Parent-child contact and post separation parenting arrangements

8 July 2004

In Australia, as elsewhere, not a great deal is known about the 'nuts and bolts' of parent-child contact after separation. This report from the Institute's Caring for Children after Parental Separation Project, sheds light on a range of issues related to parent-child contact after parental separation.

Using information gained from a series of focus groups and the Household, Income and Labour Dynamics in Australia Survey, the report identifies five patterns of parenting after separation; factors that facilitate or impede contact, particularly contact between fathers and their children, and how these factors interact to influence different patterns and levels of care.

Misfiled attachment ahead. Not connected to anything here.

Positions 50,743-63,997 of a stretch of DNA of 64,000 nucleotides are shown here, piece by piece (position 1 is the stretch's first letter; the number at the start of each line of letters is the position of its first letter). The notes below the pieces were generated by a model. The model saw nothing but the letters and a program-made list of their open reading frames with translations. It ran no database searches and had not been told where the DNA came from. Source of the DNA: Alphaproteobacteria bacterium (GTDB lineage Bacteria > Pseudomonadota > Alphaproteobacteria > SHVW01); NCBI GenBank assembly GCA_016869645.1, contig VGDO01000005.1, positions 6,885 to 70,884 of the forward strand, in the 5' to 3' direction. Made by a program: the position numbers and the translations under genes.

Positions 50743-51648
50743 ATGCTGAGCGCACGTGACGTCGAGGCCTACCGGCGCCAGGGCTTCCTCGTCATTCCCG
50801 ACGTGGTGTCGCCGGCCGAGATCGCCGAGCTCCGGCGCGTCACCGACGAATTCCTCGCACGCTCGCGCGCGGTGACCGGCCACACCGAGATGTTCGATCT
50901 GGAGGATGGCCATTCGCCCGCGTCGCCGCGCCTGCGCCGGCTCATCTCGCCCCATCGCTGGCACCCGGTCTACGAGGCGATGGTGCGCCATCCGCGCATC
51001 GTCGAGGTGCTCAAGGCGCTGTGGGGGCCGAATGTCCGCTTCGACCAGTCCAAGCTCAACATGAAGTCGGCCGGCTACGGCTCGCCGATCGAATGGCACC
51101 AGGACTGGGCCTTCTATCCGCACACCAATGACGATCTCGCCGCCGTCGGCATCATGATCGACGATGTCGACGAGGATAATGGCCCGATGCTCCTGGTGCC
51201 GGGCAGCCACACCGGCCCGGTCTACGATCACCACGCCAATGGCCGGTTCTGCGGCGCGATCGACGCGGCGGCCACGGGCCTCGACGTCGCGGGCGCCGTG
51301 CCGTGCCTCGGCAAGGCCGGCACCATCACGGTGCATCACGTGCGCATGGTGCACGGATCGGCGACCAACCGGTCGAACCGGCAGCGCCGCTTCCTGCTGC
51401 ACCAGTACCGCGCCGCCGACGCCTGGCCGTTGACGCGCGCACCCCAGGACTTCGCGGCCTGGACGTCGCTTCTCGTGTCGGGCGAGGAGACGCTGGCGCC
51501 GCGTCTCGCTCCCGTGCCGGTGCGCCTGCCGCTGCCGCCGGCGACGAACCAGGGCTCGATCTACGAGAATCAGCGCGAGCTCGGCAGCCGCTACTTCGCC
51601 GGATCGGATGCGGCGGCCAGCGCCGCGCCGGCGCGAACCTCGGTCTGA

The report contains the stories and quotes of many study participants who revealed much personal information about themselves and their post-separation arrangements, in the hope that this would make a difference to the lives of others.

Several key insights emerged:

The issues addressed by the study are complex, and no easy solutions can be expected. However, empirical evidence on 'what happens' and 'what works' will help ensure that policy and practice best support child and family wellbeing.


Parent-child contact and post-separation parenting arrangements, edited by Bruce Smyth. AIFS Research report no.9, 2004.



Bruce Smyth - Research Fellow
Phone: (03) 9214 7889
Mobile: 0407 093 767